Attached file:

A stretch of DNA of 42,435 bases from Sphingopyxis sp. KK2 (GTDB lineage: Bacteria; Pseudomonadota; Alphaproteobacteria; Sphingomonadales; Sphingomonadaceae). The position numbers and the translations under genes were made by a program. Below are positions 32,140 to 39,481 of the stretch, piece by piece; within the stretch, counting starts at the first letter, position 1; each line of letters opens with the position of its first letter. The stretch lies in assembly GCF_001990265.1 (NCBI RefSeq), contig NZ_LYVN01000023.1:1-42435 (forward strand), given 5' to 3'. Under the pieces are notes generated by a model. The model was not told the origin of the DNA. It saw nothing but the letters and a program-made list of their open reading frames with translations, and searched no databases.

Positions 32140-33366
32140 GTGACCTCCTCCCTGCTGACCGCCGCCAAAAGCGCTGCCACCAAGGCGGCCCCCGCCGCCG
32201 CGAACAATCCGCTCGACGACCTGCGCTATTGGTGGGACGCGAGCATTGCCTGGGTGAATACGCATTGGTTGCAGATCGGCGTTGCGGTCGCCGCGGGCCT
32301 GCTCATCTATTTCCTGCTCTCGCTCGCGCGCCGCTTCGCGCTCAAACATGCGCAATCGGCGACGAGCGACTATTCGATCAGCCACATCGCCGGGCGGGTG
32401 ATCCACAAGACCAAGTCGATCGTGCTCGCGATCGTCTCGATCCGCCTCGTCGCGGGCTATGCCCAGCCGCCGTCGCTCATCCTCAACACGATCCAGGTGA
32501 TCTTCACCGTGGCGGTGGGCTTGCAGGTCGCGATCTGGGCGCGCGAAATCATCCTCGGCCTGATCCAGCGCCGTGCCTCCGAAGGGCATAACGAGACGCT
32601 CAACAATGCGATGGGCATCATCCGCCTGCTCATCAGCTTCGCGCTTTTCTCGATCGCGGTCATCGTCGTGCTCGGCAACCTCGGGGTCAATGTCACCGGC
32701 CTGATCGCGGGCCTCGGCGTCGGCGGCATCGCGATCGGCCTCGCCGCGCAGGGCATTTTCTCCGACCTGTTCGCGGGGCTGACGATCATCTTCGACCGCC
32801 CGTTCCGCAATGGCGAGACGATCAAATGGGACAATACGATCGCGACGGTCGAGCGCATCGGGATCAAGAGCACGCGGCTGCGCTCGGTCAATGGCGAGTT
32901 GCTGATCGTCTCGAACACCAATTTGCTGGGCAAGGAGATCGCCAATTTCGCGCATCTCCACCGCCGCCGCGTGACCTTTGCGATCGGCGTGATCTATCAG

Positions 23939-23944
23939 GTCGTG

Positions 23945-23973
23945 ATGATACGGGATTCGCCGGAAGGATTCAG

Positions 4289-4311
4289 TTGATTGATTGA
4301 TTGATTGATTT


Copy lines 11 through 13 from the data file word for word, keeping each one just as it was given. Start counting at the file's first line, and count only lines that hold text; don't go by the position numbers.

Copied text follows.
32901 GCTGATCGTCTCGAACACCAATTTGCTGGGCAAGGAGATCGCCAATTTCGCGCATCTCCACCGCCGCCGCGTGACCTTTGCGATCGGCGTGATCTATCAG

Positions 23939-23944
23939 GTCGTG